So, having a good monsoon is clearly good for rural incomes. We need to be sensitive to this. We live in a world where there is a protest vote in the form of Trump, Brexit and often as capital market investors, we do not have a lot of empathy to what the voters are feeling and what is the median income of these types. So, there is some nervousness around the monsoon.
Latha: Let me come to your specific sector preferences. You have a neutral on stocks like ICICI Bank and State Bank of India (SBI) and an overweight on HDFC Bank. Now, I know you will not talk specific stocks, but if you are betting that the economy is turning, what is the reason for keeping away from corporate banks like ICICI and SBI? Is it only a matter of time or is it a valuation problem?
A: First of all, I am an equity strategist, so I do not cover these stocks. As the equity strategist, I am overweight Indian financials in a global emerging market portfolio. That includes corporate banks. So, as a strategist, I have a different perspective than the analyst and the analyst is making recommendations within their universe of stocks that they cover.
Latha: In that case, in the financial space, would you go across? Lately, we have seen a lot of non-bank finance companies also doing well. So, would all that be positive for JP Morgan?
A: The housing finance story is one that has been working extremely well. The underlying dynamics of it is there is a large delivery of new units coming through which may be negative for property prices. But it does mean that there is this demand for mortgage financing. And if you look at household debt to GDP here, it is around 10 percent to GDP so it is very low. So, as a structural story, housing financing looks interesting.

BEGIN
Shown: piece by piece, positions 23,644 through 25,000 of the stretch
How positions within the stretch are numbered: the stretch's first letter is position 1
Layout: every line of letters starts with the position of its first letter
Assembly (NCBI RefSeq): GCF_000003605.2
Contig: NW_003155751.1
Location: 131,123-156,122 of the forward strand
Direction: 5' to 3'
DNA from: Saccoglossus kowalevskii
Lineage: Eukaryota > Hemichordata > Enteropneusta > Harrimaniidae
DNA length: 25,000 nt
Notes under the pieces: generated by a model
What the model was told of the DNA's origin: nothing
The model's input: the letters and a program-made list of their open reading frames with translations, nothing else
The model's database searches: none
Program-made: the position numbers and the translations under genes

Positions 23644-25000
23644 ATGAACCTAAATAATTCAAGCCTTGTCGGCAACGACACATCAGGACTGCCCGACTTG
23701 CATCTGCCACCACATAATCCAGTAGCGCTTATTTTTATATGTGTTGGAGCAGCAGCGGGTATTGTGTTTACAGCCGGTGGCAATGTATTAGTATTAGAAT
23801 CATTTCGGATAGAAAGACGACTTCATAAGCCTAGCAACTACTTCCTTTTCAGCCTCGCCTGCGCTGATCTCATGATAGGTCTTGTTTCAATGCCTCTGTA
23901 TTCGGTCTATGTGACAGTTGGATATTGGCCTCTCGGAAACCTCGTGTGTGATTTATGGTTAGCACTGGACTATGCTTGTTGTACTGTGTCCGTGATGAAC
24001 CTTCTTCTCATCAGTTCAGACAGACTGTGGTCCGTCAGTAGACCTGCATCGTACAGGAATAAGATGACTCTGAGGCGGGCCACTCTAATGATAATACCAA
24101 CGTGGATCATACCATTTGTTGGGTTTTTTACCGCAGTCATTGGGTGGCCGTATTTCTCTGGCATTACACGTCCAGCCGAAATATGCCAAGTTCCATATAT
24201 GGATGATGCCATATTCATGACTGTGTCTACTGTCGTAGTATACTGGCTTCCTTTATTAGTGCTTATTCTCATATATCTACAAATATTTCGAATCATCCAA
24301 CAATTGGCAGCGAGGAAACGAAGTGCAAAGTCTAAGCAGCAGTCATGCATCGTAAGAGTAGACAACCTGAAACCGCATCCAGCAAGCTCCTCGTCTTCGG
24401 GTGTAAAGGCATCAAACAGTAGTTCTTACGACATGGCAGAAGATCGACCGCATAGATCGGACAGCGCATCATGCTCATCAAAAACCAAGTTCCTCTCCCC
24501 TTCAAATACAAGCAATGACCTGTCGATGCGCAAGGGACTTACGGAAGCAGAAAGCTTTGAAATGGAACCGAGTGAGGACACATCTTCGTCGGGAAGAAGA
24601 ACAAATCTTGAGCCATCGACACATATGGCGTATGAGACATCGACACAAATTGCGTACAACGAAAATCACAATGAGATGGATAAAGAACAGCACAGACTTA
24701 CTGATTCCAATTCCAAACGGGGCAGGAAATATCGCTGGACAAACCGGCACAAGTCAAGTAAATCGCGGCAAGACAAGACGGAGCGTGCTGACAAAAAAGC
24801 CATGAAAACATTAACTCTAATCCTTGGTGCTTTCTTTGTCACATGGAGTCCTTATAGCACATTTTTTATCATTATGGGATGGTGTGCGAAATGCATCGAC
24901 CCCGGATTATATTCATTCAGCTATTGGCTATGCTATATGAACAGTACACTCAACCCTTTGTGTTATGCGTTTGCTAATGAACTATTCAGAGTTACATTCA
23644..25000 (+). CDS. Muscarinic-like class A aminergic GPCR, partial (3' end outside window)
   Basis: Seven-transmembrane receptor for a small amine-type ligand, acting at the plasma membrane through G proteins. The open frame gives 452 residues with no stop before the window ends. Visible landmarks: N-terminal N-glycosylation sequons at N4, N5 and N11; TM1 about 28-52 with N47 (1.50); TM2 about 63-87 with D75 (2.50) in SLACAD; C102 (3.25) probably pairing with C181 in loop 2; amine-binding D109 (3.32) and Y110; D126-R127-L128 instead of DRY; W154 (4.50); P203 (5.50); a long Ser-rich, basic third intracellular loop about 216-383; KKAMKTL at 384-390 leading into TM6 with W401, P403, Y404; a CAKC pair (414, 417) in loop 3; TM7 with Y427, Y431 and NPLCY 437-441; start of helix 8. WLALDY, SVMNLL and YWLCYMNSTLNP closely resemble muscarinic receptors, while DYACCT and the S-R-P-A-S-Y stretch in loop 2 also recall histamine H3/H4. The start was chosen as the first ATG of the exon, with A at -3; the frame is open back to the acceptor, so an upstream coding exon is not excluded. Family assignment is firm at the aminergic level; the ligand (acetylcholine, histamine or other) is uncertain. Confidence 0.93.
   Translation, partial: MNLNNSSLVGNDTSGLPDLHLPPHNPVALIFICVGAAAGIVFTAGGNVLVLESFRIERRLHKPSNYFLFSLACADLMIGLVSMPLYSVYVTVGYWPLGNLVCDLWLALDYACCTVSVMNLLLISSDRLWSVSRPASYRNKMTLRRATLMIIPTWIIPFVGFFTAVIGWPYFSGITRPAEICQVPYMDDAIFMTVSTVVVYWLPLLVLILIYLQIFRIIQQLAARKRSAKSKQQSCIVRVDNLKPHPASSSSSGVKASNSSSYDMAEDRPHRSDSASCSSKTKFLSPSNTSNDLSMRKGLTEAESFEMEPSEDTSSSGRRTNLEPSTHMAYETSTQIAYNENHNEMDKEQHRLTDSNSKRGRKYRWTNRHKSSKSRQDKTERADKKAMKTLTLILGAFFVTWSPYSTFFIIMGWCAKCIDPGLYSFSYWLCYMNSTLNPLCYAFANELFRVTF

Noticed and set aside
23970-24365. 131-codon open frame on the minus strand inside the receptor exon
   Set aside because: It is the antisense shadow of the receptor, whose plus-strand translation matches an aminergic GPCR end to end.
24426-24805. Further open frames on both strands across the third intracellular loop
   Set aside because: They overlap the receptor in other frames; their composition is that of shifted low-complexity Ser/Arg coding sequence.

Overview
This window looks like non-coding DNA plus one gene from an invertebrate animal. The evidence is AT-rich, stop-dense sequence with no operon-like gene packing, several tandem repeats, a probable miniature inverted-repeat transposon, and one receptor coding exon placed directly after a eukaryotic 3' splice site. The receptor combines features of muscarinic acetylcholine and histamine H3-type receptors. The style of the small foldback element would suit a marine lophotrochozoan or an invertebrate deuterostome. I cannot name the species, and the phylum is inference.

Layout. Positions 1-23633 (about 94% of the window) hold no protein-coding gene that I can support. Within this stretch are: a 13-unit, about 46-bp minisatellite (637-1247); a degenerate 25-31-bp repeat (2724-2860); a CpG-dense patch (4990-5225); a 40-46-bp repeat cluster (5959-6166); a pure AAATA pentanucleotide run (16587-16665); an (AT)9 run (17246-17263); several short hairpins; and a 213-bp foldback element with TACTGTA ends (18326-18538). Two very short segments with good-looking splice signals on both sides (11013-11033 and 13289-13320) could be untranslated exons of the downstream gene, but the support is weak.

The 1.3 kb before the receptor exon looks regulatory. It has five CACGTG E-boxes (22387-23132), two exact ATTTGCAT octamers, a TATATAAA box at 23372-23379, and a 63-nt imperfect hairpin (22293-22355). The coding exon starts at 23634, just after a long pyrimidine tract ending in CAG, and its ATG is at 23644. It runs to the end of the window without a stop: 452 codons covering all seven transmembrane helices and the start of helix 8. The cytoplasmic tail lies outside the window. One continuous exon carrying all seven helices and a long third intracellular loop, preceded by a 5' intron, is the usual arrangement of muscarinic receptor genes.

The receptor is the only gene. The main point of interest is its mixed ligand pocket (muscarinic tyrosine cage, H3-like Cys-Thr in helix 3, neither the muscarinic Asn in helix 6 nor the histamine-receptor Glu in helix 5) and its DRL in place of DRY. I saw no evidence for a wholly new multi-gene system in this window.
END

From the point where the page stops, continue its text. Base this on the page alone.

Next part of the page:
There is some nervousness. When you grow credit at such a large rate, there are some questions about credit quality, but typically, loan to value ratio is relatively modest here and the medium-term risk, that is quite low.
This is more a story of as we enter an environment of falling real rates and acceleration in nominal growth, then the concerns, which at the beginning of the year which were all about a provisioning cycle, those move into the past and you will tend to move down the quality curve a bit as that happens. And so it has backed this whole cyclical argument.
Anuj: I wanted understand, this 10,000 target that you have is for 2016 end? Are you calling for a big rally in the last two months once this Fed uncertainty is out of the way?
A: Absolutely. We are expecting EMs to perform very well in the final quarter. I do not think you will get the uncertainty of the Fed out of the way. Our core view is that the Fed will lift in December. I just think people are going to get a little bit more considered in this paranoia about the Fed moving rates by 25 basis points, particularly, if they cared to look at the inter-bank market which is already more than discounting this.
Sonia: I heard you mention the sectors that you will stay away from like IT because of the problems that they face, but over the next 6-12 months, what are the sectors that you see more value in because, pieces like consumption have done exceptionally well up until now, but here on, where do you see value?
A: The strategy view is you want to be in domestic cyclicals. So, we are not necessarily saying something negative about the defensive sectors, in that there is a negative delta in their fundamentals. These have been the places that investors have hidden for the last five years. We think they underperform as you move into more cyclical sectors, which will have the positive earnings revisions. The dynamics of constructing our views in India, but in other emerging markets -- it is six months into the rally -- is very much driven by positive earnings revisions.